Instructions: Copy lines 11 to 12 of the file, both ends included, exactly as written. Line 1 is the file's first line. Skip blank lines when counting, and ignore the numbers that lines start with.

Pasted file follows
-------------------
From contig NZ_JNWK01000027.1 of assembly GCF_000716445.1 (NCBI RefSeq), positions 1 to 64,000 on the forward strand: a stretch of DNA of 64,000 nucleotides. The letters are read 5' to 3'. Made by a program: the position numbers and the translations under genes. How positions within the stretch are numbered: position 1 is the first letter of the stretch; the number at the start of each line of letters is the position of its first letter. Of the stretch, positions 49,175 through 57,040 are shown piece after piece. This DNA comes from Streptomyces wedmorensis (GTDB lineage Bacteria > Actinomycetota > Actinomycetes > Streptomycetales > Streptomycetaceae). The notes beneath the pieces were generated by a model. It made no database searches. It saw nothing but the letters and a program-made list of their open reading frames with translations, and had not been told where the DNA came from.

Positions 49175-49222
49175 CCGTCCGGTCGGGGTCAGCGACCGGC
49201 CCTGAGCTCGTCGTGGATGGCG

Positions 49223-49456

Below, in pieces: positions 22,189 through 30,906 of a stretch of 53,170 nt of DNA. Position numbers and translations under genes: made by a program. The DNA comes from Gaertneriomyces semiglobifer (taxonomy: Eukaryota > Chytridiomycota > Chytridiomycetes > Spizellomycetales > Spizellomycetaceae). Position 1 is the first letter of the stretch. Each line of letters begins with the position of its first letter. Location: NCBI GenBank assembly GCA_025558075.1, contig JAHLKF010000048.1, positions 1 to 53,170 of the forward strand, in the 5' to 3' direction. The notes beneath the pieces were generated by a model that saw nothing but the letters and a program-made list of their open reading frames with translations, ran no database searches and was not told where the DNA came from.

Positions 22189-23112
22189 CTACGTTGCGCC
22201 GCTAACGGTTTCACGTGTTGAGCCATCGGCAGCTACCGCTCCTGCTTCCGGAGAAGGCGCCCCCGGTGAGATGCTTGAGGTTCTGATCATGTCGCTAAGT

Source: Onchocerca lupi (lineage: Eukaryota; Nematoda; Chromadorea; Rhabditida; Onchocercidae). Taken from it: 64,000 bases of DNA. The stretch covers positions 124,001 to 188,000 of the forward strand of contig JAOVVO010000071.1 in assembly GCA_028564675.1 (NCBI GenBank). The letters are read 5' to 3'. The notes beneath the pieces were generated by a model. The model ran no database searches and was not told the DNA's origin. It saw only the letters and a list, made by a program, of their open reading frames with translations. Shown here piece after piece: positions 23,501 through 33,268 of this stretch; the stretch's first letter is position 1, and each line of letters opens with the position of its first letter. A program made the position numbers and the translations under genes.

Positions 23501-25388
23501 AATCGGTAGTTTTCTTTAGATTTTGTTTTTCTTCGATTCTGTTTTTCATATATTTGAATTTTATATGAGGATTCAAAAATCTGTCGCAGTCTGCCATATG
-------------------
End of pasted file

Positions 23501-25388
23501 AATCGGTAGTTTTCTTTAGATTTTGTTTTTCTTCGATTCTGTTTTTCATATATTTGAATTTTATATGAGGATTCAAAAATCTGTCGCAGTCTGCCATATG